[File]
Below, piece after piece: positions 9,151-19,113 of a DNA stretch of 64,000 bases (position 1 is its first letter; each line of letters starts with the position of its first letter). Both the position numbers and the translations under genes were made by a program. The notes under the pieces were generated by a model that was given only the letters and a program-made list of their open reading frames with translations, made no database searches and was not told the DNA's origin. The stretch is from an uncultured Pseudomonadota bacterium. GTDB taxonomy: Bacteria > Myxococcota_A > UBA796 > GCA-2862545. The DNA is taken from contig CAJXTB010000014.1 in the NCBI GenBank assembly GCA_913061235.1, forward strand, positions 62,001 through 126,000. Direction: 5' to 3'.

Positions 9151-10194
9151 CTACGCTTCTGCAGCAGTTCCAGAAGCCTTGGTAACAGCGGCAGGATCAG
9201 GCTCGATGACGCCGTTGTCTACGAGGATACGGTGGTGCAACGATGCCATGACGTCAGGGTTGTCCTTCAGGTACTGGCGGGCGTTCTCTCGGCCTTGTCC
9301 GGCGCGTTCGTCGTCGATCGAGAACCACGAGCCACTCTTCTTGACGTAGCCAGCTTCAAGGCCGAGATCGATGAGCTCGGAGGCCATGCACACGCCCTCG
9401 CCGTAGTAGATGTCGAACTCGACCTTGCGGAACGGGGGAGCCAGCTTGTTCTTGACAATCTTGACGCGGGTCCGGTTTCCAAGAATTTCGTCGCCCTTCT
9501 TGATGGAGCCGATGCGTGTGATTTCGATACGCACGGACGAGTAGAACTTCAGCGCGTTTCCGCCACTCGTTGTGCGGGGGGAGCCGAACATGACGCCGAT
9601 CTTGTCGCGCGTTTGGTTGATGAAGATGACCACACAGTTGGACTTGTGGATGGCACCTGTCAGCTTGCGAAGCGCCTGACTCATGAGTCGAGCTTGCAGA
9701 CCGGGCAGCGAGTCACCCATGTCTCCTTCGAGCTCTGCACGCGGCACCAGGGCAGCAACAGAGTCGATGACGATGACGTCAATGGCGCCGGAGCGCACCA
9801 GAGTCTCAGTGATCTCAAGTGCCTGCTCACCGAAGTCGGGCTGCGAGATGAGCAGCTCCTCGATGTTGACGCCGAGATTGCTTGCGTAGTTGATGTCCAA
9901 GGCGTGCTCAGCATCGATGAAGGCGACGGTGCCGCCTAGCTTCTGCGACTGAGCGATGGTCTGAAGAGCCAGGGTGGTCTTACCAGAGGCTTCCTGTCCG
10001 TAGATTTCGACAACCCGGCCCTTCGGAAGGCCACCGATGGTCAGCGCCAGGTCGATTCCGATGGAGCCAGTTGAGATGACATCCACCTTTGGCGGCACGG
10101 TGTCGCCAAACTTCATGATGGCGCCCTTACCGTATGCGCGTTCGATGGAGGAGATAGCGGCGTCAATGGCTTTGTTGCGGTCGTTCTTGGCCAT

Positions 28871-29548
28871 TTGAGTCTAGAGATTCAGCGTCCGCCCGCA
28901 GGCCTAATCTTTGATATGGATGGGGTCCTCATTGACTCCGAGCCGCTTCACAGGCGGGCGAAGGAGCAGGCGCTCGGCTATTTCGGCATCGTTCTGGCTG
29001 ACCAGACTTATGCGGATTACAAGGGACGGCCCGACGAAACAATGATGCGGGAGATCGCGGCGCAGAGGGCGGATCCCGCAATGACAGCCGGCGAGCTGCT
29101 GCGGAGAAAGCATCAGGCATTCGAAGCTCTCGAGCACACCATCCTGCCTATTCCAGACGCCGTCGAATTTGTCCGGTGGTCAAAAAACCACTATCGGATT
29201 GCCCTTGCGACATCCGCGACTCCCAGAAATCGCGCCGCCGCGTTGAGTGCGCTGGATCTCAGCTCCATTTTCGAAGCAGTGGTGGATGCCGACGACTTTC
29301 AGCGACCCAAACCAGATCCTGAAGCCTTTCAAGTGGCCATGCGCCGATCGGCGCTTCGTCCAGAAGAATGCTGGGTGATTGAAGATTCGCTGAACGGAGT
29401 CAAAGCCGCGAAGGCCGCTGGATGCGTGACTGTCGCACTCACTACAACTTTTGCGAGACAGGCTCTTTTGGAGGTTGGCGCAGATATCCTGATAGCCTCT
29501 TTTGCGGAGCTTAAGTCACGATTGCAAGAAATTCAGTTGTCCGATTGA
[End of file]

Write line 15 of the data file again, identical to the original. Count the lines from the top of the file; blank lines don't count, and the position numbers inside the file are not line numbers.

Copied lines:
28871 TTGAGTCTAGAGATTCAGCGTCCGCCCGCA